Day 9: The Beaming Monk of Yongmun-sa
Monday, Dec. 12, 2011
“There is no benefit in nourishing an empty body that does not cultivate the mind, and a transient and futile life is difficult to preserve however much one tends to it.” Quote from Wonhyo’s work. What is the mind? How do we cultivate it? For what purpose?
We asked that question to student monk Bo Seong sunim at Youngmun-sa temple on Monday evening. Bo Seong sunim, who has been a student monk for a year after spending 20 years as a prison guard, is exuberantly happy in his new calling.
Perhaps because of his background he emphasises deep repentance as a means of cultivating the mind. Words – imperfect in English -tumble from his beaming face. “Deep repentance purifies the mind. Forgiveness frees the heart,” he said smiling.
He said if we forgive each other we reach mutual understanding. Prisoners are men and can also shed tears, he said. “I also am guilty,” he said. “An ex-convict taught me that.”
We met Bo Seong sunim at Youngmun-sa after Sangmin sunim had arranged for us to stay the night at the temple. Bo Seong sunim knew we were on the pilgrimage for Wonhyo and he wanted to meet us and discuss with us.
I also found out that Bo Seong sunim is an incredibly fine foot masseur. When he learned that that I was having feet problems, he immediately volunteered to give a foot massage, and he did a wonderful job although I was almost writhing in pain during the treatment. After the treatment, my feet felt great.
I told him he had incredibly strong hands.
He nodded his head smiling. “Yes, I carry wood all the time.”
I couldn’t help thinking that both he and Wonhyo had at least two things in common. They were both compassionate and both uninhibited.
We started our pilgrimage late in the day because we enjoyed Cheongryang-sa so much that we decided to spend the morning in the 1,000-year-old temple with the spectacular view nestled among the mountains of Cheongryang-san Park. Rhea, who left us for a day, rejoined the Wonhyo pilgrimage about 9 pm the night before, just in time for tea.
We had breakfast at the temple cafeteria – rice porridge, kimchi, lettuce and soy beans at 6.30 am. At 8 am we took an early morning walk with one of the Abbots. About 9 am David and Sangmin sunim left us for Gyeongju with plans to return later in the week. That left just three of us – me Rhea and Chris. We decided to explore the temple before we left.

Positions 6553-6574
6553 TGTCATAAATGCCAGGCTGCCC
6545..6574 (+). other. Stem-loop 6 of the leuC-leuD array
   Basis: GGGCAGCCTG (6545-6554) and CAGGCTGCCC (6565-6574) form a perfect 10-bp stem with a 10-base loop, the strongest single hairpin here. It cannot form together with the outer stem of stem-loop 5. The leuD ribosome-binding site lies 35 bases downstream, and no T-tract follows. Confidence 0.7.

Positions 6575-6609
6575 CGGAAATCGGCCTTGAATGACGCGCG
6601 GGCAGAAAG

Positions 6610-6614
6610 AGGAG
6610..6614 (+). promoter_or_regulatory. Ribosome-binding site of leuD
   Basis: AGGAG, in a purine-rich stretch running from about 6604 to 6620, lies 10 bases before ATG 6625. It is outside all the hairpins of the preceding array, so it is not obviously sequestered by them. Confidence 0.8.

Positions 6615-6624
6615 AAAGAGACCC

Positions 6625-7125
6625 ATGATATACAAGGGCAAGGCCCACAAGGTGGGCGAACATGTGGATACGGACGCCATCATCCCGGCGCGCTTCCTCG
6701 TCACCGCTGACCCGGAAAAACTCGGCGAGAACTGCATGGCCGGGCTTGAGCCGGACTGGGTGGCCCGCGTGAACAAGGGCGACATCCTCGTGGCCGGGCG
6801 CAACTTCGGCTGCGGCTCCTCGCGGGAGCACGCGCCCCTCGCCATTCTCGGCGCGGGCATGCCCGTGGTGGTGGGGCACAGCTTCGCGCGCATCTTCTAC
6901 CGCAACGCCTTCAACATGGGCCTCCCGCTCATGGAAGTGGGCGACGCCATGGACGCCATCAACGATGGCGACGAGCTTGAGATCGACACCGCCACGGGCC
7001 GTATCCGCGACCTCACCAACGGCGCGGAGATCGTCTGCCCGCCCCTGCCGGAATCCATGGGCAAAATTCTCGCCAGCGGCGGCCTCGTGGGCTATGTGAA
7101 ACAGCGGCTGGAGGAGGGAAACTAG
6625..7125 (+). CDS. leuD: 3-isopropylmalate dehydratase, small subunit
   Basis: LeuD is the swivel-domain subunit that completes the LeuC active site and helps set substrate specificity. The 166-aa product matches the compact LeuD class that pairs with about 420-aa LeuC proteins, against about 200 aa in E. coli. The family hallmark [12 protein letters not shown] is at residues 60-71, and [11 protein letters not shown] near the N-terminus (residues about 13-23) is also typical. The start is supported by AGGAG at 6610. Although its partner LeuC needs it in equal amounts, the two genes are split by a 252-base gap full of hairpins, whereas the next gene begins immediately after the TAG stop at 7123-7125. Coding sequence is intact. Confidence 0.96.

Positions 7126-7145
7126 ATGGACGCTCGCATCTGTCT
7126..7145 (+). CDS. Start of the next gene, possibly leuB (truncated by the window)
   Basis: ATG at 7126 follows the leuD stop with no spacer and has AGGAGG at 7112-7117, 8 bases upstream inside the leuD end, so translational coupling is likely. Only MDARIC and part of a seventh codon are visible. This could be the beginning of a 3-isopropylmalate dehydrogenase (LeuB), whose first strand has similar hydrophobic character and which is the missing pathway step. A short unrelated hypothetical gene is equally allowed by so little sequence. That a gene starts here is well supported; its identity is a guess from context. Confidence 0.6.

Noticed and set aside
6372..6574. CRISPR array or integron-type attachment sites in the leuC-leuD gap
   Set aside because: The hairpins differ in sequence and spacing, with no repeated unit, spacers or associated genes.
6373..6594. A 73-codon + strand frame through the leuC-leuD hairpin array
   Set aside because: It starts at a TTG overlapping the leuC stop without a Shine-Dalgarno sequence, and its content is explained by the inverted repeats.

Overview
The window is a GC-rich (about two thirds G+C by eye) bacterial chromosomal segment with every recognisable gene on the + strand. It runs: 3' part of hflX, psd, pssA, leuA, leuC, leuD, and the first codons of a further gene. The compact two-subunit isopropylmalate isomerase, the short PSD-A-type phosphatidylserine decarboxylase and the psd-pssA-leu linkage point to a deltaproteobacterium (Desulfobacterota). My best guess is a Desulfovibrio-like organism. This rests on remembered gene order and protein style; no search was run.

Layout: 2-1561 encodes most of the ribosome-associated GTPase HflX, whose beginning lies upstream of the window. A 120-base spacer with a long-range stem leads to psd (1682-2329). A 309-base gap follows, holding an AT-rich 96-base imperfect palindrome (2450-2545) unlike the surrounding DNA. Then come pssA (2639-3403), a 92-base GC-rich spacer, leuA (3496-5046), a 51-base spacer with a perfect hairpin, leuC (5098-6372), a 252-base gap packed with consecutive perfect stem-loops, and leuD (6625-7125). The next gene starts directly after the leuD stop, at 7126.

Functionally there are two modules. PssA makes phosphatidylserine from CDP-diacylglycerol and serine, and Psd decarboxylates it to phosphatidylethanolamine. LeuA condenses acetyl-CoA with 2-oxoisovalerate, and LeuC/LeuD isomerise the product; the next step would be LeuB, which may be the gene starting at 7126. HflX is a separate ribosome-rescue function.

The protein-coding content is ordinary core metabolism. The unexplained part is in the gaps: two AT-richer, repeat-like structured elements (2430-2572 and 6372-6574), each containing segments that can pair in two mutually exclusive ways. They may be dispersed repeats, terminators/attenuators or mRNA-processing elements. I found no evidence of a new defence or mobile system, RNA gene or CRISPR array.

We could see the sacred mountain of Cheongryang-san – a great jutting, brown rock that protruded over the temple. It was sacred long before the temple was founded in the late 600s by Wonhyo, the man whose journey across the Korean Peninsula we are emulating. His journey across the peninsula ended when Wonhyo achieved enlightenment in a cave near Dangjin. We planned to end our pilgrimage with a ceremony at that cave.
During our early-morning walk we came across a cave with some candles and dishes sitting on top of a rock inside. Sangnim sunim said it was a shrine to the mountain spirit. We felt still and quiet in the mountains. I slipped into a quiet ,meditative state.
During the day, Rhea explained to me the difference to her between a hike and a pilgrimage. “It’s a difference in depth of experience,” she said. “Because we’re on a journey with a spiritual purpose people – especially those in the temples – are very welcoming to us, give us support and gifts and invite us for tea and talks. It’s really uplifting.”
She added that we had a wonderful helper in Sangmin sunim, a 37-year-old student at Dongguk University in Gyeongju. “He has organized things for us, opened doors and explained our pilgrimage for Wonhyo. He has made a huge difference to our journey.”